Relate relationship expert Christine Northam agrees that caution is needed: “Sex complicates things, and not always for the better. Even if a couple stay together, they can find that sex isn’t quite the grand passion they imagined.

“Because you’re friends first, there might not be too many surprises, and so sex can be convenient and comfortable rather than wildly exciting. We all know that initial thrill you tend to feel when you first meet someone, and long-standing friends can miss out on that.

“Every couple is different, though. Other people report a thriving sex life that has been built on knowing someone incredibly well first.”

Judy and Mike

Columnist and editor Judy McGuire agrees. Judy, 59, from west London, has been married for two years to a man she has known for 30: fellow journalist and now web designer Mike Brenard.

Judy says: “I had known Mike forever. In fact, I employed him nearly 30 years ago as a junior reporter. We had been very good friends, but there had never been any romance.

“The years had passed, we both married, and I went to his first wedding. Perhaps it’s with hindsight, but still, I swear I felt a possessive twitch of jealousy as I watched him make his vows to his bride.

“He asked me along to his second marriage, but I never got the invitation. Years later he told me his girlfriend had always suspected there was something between us, and failed to post it. She certainly knew more than we did.

“Mike then stopped working as a journalist, so we had been out of touch when my girlfriend and I dragged him out to dinner. I was also divorced by then.

“I was struck by how absurdly pleased I was to see him. Greying but otherwise the same, it felt in some ways as if I was seeing him for the first time. I couldn’t get over how sexy his mouth was. How come I’d never noticed that before?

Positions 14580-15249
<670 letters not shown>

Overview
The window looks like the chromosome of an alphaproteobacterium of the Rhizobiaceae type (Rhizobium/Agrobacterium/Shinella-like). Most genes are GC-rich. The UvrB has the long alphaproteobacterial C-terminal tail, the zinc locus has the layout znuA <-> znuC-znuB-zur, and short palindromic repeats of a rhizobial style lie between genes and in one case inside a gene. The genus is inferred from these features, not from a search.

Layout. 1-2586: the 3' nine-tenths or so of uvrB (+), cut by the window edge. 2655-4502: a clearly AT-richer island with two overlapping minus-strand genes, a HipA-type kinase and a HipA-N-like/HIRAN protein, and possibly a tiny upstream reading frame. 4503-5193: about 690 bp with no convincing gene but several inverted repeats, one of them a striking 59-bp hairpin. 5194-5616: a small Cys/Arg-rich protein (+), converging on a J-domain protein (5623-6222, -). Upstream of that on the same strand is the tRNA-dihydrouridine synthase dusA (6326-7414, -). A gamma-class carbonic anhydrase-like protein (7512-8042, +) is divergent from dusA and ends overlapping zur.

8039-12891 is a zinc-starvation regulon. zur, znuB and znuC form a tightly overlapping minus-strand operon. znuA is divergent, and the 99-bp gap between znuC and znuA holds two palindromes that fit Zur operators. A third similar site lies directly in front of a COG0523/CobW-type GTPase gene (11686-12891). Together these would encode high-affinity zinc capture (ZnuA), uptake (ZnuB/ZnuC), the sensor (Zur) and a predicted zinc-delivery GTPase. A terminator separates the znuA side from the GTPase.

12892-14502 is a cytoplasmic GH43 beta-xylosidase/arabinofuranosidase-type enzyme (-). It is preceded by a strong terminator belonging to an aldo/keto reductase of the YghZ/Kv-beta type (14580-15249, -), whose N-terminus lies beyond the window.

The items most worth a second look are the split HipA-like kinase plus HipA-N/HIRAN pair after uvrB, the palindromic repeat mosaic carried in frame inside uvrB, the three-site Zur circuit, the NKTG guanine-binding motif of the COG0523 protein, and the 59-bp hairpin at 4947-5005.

“For the first time in our shared history, we were simultaneously single. Next day, with great trepidation, I called him and suggested we meet again, only this time alone. Mike was hugely reluctant, but I was determined.

“Three months later (yes, he really was reluctant), I tempted him to my house for supper. He later told me he had been fearful of misreading my signals and consequently destroying our friendship.

“We’ve barely been apart since, and neither of us, still, can quite believe it. Being together as lovers seemed at the same time both really strange and perfectly natural.

“We already knew each other inside out, and yet there was so much we didn’t know: the sort of things only lovers discover. We had years of shared history as well as years of separate lives – which gives us something new to uncover about each other every day.

“When he asked me to marry him I said ‘yes’ in a heartbeat. We told no one, just snuck off to a register office, borrowed a couple of strangers for witnesses and cried happily over our vows.

“We’re certain it’s third time lucky for two people who once genuinely believed they were doomed to life alone.

“We were convinced that we would never find love again. Let alone a love that is as all-consuming as this. We’ve always been soulmates. It just took us a while to realise, that’s all.”

Further reading

Retying the knot

A happy divorce or just one that is good enough?

Sexual liaisons: get a room!

Not on your life: the 50-somethings who are happy being single

Sex: how can we girls still get it

How to be hotter than ever


 

 

Fiona Webster is a writer, editor and television producer, who was a freelance reporter for the nationals, then current affairs presenter and producer/director at LWT/Granada. She has worked and consulted for News Magazines, Grazia, Cedar, Severn Publishing and IPC Media.